Issue 1

The building as image as stage - after Le Rêve, Las Vegas
Sofie Holten


1. The building as image
The surface of my façade repels your gaze; I cannot be penetrated or figured out by a glance. I have not clad myself in white columns, fake marble or enormous copies of Greek statues to attract the attention of the onlooker driving by. There is no one clear message being blasted out by the help of blinking neon signs. My façade is instead a mirror in which the rest of the city is reflected. Just because my facade is not immediately decipherable it doesn't mean that I am not telling a story. I employ my grandiosity and monumentality as a gigantic screen that the city projects itself upon, I steal the image of the city and make it my own, drape myself in it. And thereby I become the icon of pleasure that I am, just as Las Vegas itself. My megalomania consists in this; I obtain and consume my surroundings. I obliterate billboards; my size overshadows such iconography. I myself am the sign.

At the cost of 2.7 billion dollars I was the largest privately funded construction project in the nation when built. I am not here to be seen though. I am here to see you. I see you and I know what you want before you know it yourself. But you have to enter to find out. The shiny surface that I am wearing doesn't reveal my inner core of pleasure. "There is no franchise in a casual observer, there is a franchise in a guest" as Mr. Steve Wynn says, the Las Vegas entrepreneur to whom I also owe my name. My surface is both mask and decoration – it is a successful disguise; while my façade dress the material underneath it seems itself to be immaterial; a moving floating image on a hard unchangeable shell. And therein lies my spectacle; appearance as disappearance.

2. The image as stage
Le Rêve was originally my working name before it was changed to Wynn Las Vegas. It means "The Dream" in French, and is the name of the centerpiece painting that Mr. Wynn owns, Le Rêve by Pablo Picasso. A photograph is circulated of one of my highly cherished interiors, the stage set of the show also called (yes, you guessed it) Le Rêve. It finds its audience in hotel reviews and theater ads. Let me describe this photograph to you:

Your first impressions are the lush vivid colors, purple, yellow, blue... From where you stand you have the perfect overview of the indoor amphitheatre with its spectator tribunes and a gigantic circular piece of fabric creating a soft velvety roof. You let your fingers run over the tops of the red plush seats on your way down the isle toward the center of the image; the stage where acrobats are going to perform daring and arousing choreographies in a matter of moments from now. You hear the muffled roar of the audience waiting to enter. The stage is shrouded in a sky of mist emanating from a source defying revelation. You stand motionless and waits for the spectacle to begin, your senses wide open, pleased and tantalized.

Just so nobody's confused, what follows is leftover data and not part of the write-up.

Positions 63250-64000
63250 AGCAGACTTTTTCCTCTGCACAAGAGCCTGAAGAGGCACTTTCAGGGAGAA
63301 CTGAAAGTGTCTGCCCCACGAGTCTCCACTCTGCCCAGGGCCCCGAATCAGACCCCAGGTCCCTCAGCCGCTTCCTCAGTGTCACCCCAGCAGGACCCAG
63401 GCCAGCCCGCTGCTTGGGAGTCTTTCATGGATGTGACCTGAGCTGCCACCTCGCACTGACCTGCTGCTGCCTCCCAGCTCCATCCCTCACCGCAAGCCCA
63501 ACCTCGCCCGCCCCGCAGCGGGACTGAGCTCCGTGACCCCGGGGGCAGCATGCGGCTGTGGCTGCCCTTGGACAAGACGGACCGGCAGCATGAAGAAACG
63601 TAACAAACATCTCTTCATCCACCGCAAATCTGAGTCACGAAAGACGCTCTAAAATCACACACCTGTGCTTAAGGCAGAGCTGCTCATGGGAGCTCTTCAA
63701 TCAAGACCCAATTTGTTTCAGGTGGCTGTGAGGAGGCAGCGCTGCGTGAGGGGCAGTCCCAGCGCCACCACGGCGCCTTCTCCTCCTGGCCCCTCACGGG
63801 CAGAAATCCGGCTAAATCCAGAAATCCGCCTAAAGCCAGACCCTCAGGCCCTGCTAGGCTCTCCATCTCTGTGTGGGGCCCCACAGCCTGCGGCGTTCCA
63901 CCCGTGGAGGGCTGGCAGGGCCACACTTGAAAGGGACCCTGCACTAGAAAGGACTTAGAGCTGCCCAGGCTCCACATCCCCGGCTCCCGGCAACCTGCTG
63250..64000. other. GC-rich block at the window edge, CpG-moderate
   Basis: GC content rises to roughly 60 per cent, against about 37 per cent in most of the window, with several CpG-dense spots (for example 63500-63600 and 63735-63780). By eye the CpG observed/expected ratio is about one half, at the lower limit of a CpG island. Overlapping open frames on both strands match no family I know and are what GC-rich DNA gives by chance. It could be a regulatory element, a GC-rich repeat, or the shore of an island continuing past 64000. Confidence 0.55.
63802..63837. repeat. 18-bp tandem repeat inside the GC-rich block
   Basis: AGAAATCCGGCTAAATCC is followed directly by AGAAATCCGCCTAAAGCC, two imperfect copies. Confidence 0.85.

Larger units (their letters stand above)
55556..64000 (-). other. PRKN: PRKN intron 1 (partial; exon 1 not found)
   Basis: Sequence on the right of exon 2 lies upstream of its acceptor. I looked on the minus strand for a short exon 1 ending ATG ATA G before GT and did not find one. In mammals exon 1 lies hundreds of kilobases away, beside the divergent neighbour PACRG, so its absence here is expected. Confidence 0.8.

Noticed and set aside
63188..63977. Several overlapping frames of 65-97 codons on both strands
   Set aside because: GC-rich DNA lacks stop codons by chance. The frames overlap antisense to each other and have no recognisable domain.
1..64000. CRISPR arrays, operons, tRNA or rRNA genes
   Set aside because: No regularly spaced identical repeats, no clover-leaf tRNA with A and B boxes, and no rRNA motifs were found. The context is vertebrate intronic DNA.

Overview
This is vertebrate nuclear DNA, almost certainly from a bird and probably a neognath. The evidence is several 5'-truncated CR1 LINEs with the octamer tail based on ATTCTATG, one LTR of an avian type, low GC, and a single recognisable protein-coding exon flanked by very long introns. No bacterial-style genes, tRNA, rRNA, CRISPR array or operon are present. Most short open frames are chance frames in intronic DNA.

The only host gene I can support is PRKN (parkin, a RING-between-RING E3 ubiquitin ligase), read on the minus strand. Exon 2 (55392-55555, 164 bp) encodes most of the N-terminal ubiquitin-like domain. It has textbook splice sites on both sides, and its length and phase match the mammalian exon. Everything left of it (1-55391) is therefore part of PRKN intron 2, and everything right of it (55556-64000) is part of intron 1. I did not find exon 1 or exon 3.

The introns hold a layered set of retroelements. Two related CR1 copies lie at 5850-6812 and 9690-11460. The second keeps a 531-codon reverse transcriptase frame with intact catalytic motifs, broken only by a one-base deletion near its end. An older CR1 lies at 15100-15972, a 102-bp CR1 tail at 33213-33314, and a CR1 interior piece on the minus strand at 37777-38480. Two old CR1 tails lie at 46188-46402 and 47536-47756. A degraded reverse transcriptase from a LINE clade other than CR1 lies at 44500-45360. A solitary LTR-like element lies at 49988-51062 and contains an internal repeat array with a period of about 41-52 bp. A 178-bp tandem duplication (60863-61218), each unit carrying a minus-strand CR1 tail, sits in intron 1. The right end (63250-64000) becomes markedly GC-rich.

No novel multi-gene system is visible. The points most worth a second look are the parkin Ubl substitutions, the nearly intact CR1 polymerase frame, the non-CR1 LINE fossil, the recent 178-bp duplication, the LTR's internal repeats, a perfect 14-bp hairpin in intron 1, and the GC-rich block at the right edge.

My inside is very different from my secretive exterior. It's about diving in, not holding back. It's about sensation rather than symbolism. I am an act that requires an actor that moves through my rooms as if on a stage. I prescribe a behavior where the bodies of my guests are engaged with the building elements, as the actors in a scenographic space. The triumph of experience includes the lingering memory of a lap dancer's perfume as well as any steel or glass artifact, the coolness of which is momentarily felt while passing through the hotel boutique.

3. The building as image as stage
One of the viewers looking at this photograph can't get it of her mind.

Her eyes' ways into this photograph is the only way she knows the place, the Las Vegas theater, and she decides to learn more about its attractions and the lure she feels while watching it. She decides to transport the image of the scenery into actual space. She uses the photograph as the master plan of the construction site and constructs a new place through the distance of the image. Working on this for days and weeks she feels the theater slowly materialize through the grip of her hands and touch of her fingers. In the process she looses the overview and becomes concerned with even the tiniest corners and details. She get's to know the clay and learns about walls, roofs, arches, how much weight the structure can take. The spectator tribunes become heavier and heavier, she is no longer able to move them around. They are now again bound to a specific place, no longer just a general idea and as an image able to transport themselves immaterially through space and time.

When she has finished building she recognizes the flatness of the photograph and the slightly elevated viewpoint from which the photograph is looking down on the stage in the center when standing directly in front of it. But when she starts moving around the experience of the theater changes dramatically, new rooms reveal themselves when seen from the side or even from the back. Each spectator tribune has become a hollow structure, a building in itself. At the same time it is a part of the interior of the theater and a new exterior. The surface of the spectator tribunes becomes a new façade, and the gesture of the hands and tools an image.

The building is an image is a stage.


The building as image as stage - after Le Rêve, Las Vegas
Red clay, wood, polystyren, fabric, digital projection on screen